Kit Yan gets nervous every time he walks into a voting station. During the last several election cycles, Yan, 28, had many poll workers question his identity—sometimes in a loud, public and humiliating way.
“My name doesn’t match people’s perception of my gender presentation, and so the person at the polling booth doesn’t believe me,” says Yan, a transgender person who works as a spoken word artist and lives in Brooklyn.
In a past primary election, Yan’s partner at the time volunteered to come with him. At first, Yan hesitated to say yes, worrying he would feel embarrassed if a poll worker asked any questions. Eventually, he accepted the offer; it would be better to have some support if a problem surfaced.
“I think twice about [voting] all the time,” he says. “Most of the time I end up going to vote, but it is with anxiety.”
The problems Yan encounters when casting a ballot as a transgender person could worsen this year, as some states now require voters to present updated, government-issued photo identification. Transgender people may have a hard time obtaining this ID depending on different states’ policies about legal changes to names and gender markers.
In April, the Williams Institute, an LGBT-focused think tank housed at UCLA School of Law, foundnew voter ID laws in nine states could disenfranchise more than 25,000 transgender voters in next month’s presidential election.
Study author Jody Herman says that since the study was conducted, some of these laws have changed. For example, while Pennsylvania voters are not legally required to present photo identification this year, “[it] all depends on what the individual voter decides to do at the polls and how poll workers will react to them,” she says. She also suggests a similar ambiguity will exist in Texas. “It is unclear what will happen there,” she says.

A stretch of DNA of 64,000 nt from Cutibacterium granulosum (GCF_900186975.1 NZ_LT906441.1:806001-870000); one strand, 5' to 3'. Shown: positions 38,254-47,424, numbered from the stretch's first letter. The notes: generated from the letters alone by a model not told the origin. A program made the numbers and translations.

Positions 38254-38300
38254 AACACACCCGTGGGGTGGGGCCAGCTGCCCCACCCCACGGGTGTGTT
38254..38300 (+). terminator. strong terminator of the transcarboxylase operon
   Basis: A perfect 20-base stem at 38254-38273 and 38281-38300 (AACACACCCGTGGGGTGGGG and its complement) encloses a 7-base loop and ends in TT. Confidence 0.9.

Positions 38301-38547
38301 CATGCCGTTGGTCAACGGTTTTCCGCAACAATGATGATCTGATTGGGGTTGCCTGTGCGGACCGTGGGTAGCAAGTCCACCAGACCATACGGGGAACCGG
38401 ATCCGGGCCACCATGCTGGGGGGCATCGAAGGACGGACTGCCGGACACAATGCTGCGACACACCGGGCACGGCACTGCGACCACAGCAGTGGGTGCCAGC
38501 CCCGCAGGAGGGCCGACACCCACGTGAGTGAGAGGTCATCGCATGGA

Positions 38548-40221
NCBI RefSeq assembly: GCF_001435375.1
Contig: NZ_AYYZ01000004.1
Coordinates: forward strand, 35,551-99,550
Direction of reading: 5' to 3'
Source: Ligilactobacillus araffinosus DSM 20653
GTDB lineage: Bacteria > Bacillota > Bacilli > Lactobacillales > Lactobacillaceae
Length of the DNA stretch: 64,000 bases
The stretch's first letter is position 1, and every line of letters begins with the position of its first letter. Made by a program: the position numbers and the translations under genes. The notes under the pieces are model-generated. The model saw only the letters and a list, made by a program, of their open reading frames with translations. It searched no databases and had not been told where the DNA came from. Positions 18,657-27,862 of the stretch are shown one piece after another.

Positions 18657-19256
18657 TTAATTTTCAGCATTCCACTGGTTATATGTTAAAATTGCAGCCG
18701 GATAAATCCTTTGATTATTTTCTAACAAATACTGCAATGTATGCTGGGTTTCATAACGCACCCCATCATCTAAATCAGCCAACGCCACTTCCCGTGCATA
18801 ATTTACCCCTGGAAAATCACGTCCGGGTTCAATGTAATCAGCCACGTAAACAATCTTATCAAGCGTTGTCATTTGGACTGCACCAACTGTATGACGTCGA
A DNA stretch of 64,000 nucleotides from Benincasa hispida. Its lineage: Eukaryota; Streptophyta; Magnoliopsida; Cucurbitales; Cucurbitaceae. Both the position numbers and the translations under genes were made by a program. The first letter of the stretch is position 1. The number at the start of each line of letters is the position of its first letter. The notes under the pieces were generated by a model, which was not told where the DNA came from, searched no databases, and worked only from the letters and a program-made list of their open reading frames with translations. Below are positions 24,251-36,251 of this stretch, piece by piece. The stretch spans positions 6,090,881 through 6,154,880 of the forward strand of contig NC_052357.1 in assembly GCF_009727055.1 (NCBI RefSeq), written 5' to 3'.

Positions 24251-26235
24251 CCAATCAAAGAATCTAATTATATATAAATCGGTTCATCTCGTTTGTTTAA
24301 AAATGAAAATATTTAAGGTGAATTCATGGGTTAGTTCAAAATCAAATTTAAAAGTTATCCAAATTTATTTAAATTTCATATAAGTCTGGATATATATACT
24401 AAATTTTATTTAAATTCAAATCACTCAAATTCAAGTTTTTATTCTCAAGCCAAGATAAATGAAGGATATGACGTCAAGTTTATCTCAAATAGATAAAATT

Despite changes in legislation, the number of disenfranchised voters will stay the same in Georgia, Indiana, Tennessee and Kansas, meaning that almost 10,000 voters will still be affected this year, according to Herman.
“What was surprising to me was that number. I was surprised that it was as large as it was,” Herman says. “Voter ID laws do create a unique barrier for transgender people who would otherwise be eligible to vote.”
For her report, Herman drew heavily from the National Transgender Discrimination Survey, of which she is also an author. The 2011 study is sponsored by the National Center for Transgender Equality and the Gay and Lesbian Task Force. It found that 40 percent of transgender citizens who are “living full time as another gender” have not updated their driver’s licenses, and 74 percent do not have an accurate passport.
Certain states make it extremely difficult to change the gender marker on a driver’s license or birth certificate. Some state workers may assume that a person is trying to commit fraud or evade law enforcement when people try to change their gender on identity documents.
“Most people take identification for granted, but that’s a thing transgendered people really have to think about,” says Vincent Villano, director of communications of the National Center for Transgender Equality.
In early October, NCTE launched Voting While Trans, a campaign devoted to educating the public about the problems transgender voters might face and providing information and resources for trans voters. As part of this effort, NCTE also released a series of public service announcements, including one spot starring Yan.
“I think people are probably aware of the voter ID issue,” Herman says. “I think people are probably less aware of the impact it has on transgender people.”
Celeste Mora contributed reporting.